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Old 12-24-2019, 12:29 AM   #2 (permalink)
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Old 12-24-2019, 02:49 AM   #3 (permalink)
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I guess fuel economy is more important to people who get bad fuel economy. It's kind of always in your mind when driving a Jeep.

Shame they didn't ask how many take their vehicles off road vs the segment average. Given the lack of competition, the Wrangler might just be the most economical vehicle of it's type you can buy in the US. The only thing in the US that would come close to a factory Rubi would be a G Wagen - the economy on those is even worse.

60% vs 15%:

https://www.google.com/search?q=perc...utf-8&oe=utf-8

That median income stat though, yikes! And that's in real dollars. No wonder the latest Wrangler costs so much.

Reliablity? My Jeeps been 100% perfect. My Fiat has been let down by all the German made parts...
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Old 12-24-2019, 03:05 AM   #4 (permalink)
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Suzuki's Jimny is the exact same size as a TJ Wrangler (other than a shorter hood since it's a 4cyl). I've got one on order to replace my TJ since Jeep have abandoned the idea of small, nimble and affordable:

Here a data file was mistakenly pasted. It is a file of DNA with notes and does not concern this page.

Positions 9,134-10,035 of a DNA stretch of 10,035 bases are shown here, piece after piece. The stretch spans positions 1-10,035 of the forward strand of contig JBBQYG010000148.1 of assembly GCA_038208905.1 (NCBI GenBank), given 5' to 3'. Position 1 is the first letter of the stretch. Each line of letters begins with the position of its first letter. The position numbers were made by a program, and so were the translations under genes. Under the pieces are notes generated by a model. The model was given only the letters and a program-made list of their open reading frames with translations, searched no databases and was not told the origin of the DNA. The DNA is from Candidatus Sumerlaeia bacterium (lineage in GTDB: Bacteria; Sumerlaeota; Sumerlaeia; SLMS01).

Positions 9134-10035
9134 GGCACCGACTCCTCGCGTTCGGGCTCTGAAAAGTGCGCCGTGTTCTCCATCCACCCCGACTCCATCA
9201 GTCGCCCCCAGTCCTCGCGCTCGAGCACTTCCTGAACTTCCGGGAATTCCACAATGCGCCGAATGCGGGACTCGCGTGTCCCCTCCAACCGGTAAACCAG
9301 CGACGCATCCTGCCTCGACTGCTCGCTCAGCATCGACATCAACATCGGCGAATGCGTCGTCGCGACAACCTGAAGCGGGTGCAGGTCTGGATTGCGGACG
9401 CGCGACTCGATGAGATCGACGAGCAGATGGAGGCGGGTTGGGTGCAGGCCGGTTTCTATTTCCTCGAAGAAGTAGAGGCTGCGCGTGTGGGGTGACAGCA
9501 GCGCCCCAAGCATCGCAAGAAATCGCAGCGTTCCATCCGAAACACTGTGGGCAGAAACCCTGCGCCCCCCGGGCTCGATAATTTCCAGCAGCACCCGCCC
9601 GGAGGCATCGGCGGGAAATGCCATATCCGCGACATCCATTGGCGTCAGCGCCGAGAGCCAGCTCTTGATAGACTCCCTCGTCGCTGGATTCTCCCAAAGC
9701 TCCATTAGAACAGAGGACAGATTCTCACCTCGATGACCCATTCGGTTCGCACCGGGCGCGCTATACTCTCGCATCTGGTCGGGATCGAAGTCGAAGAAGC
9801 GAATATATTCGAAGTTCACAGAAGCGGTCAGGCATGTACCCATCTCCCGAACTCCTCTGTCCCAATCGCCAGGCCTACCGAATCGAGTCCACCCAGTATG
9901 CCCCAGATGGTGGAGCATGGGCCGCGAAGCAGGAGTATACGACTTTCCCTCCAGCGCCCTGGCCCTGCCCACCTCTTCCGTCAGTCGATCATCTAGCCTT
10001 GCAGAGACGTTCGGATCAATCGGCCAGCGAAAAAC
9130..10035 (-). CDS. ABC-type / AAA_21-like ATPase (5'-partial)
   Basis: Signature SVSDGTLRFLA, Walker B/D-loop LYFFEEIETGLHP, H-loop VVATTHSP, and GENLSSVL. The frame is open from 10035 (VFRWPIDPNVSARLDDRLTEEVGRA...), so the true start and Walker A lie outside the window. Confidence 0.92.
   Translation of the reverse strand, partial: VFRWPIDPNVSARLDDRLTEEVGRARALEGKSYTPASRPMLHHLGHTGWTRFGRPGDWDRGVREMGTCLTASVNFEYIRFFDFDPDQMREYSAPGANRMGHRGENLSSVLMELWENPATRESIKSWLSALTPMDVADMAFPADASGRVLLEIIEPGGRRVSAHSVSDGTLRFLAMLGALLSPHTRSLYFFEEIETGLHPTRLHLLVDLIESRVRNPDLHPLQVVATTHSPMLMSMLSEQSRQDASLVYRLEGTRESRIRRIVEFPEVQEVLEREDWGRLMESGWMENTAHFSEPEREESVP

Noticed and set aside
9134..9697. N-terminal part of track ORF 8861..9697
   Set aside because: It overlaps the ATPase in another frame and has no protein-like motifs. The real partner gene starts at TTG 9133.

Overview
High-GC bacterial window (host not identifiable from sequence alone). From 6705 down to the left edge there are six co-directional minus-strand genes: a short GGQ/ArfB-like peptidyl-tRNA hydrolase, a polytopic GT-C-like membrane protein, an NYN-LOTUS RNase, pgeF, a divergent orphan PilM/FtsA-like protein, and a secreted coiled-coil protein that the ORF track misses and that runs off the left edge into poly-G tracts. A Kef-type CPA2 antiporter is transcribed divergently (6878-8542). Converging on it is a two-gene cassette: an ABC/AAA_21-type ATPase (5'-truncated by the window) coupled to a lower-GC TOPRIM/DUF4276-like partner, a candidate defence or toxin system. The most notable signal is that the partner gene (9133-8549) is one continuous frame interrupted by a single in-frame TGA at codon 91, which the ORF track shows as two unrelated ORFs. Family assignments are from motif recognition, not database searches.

18mpg will become ~40, so no need for another car to actually drive. There are surprisingly few high mileage TJ's out there considering their age and general robustness.
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Old 12-24-2019, 03:32 AM   #5 (permalink)
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They're probably more interested in how they are perceived than anything else.
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Old 12-24-2019, 04:50 AM   #6 (permalink)
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Jeeps are unreliable fiat owned junk.
I saw a 2016 study of 30 manufacturers, jeep was at the bottom with about 200 problems per 100 "new" vehicles.
These thing are about as off road ready as my riding lawn mower.
Fuel economy suxks.
People buy them because they think they are rugged (which they're not) and cool.
The parts are kind of cheap because everyone makes them, because there is so much demand.
All the Jeep people I know their, automotive knowledge scares me.
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Old 12-24-2019, 08:26 AM   #7 (permalink)
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Quote:
Originally Posted by redpoint5 View Post
They are also more likely to agree that their friends and family think of them as someone who knows a great deal about autos (74% vs. 56%).
Yep. That's exactly what I think of people who drive Wranglers. I also think people who own ARs know a great deal about guns. I think McDonald's customers know a great deal about food. I think Nickelback fans know a great deal about music...
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Old 12-24-2019, 12:36 PM   #8 (permalink)